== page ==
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The tool allowed Uber to deploy what was essentially a fake version of its app to evade law enforcement agencies that were cracking down on its service.
Local governments and the taxicab industry, which often is regulated locally, have long opposed a statewide regulatory framework for ridesharing companies. But the bill easily moved through the Legislature this year and drew virtually no discussion on the Senate floor Wednesday.
Uber, Lyft and major business groups issued statements praising passage of the bill and urging Scott to sign it.
Hundreds were disqualified for having serious crimes on their record, including violent or sexual offenses, and others for driving-related offenses, such as drunken driving or reckless driving, according to the state Department of Public Utilities.”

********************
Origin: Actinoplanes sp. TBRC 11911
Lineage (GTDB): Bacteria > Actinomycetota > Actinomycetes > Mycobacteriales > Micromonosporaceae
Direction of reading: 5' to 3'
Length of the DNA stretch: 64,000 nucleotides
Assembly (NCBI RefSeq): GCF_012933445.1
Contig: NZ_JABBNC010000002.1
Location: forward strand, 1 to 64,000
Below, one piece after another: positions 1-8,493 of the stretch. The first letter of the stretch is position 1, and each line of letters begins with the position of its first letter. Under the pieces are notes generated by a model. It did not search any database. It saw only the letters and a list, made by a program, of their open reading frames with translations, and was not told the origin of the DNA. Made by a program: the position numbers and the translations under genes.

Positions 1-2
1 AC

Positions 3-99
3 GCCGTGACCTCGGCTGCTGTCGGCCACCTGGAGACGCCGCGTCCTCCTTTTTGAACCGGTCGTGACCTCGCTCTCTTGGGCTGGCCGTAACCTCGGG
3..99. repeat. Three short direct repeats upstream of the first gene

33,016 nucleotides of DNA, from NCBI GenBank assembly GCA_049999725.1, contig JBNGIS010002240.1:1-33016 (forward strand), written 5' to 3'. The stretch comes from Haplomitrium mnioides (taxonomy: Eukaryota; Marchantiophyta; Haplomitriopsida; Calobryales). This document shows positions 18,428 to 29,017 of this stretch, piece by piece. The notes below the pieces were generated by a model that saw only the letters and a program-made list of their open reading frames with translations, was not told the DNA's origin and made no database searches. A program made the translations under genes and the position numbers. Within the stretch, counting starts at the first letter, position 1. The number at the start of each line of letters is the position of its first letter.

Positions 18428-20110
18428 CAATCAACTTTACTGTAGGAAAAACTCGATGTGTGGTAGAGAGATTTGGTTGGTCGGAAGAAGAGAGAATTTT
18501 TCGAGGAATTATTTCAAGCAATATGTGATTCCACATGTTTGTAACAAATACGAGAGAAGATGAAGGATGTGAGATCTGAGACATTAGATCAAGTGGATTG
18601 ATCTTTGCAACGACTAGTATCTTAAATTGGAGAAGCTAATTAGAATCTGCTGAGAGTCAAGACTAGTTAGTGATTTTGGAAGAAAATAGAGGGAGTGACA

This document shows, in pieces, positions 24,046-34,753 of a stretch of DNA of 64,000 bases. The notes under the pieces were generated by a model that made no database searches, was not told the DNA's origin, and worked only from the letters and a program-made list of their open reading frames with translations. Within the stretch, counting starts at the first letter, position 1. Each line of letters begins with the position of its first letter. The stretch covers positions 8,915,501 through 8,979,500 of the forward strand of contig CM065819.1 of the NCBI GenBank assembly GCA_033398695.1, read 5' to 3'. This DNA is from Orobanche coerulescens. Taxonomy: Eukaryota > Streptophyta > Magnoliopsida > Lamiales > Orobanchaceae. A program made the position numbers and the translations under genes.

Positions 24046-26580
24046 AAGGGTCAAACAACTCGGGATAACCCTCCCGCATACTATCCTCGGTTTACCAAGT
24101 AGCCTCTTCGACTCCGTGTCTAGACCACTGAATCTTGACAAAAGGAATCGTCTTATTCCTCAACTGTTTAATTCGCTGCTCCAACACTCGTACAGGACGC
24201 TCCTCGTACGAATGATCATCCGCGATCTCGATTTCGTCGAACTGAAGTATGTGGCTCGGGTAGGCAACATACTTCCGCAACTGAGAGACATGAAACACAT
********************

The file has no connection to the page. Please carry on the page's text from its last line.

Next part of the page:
The smaller ride-hailing company has secured up to $500 million in a new round of funding that values Lyft at $6.9 billion before the addition of new capital…”
“FlitWays is one of the leading providers of rideshare to corporations. Currently working with organizations including: Xerox, Megabus, TUI Group, P-Airbus, and many more in various stages of the pipeline.
The partnership gives FlitWays access to Lyft’s extensive driver network to supplement their existing coverage.”
“Two years ago it fended off an attempt at regulation from New York City with a massive PR blitz, and it has threatened to leave Maryland if that state insists on toughening up its driver background checks.”
Ride-Sharing Services Now Allowed by One-Half of Corporate Travel Policies across the Globe, According to Latest Survey by the GBTA Foundation and American Express
“The sharing economy trends that have come to define personal travel are now significantly influencing business travel as well… However, nearly one in five travelers are still unsure whether their employer’s policies allow for sharing-economy services…”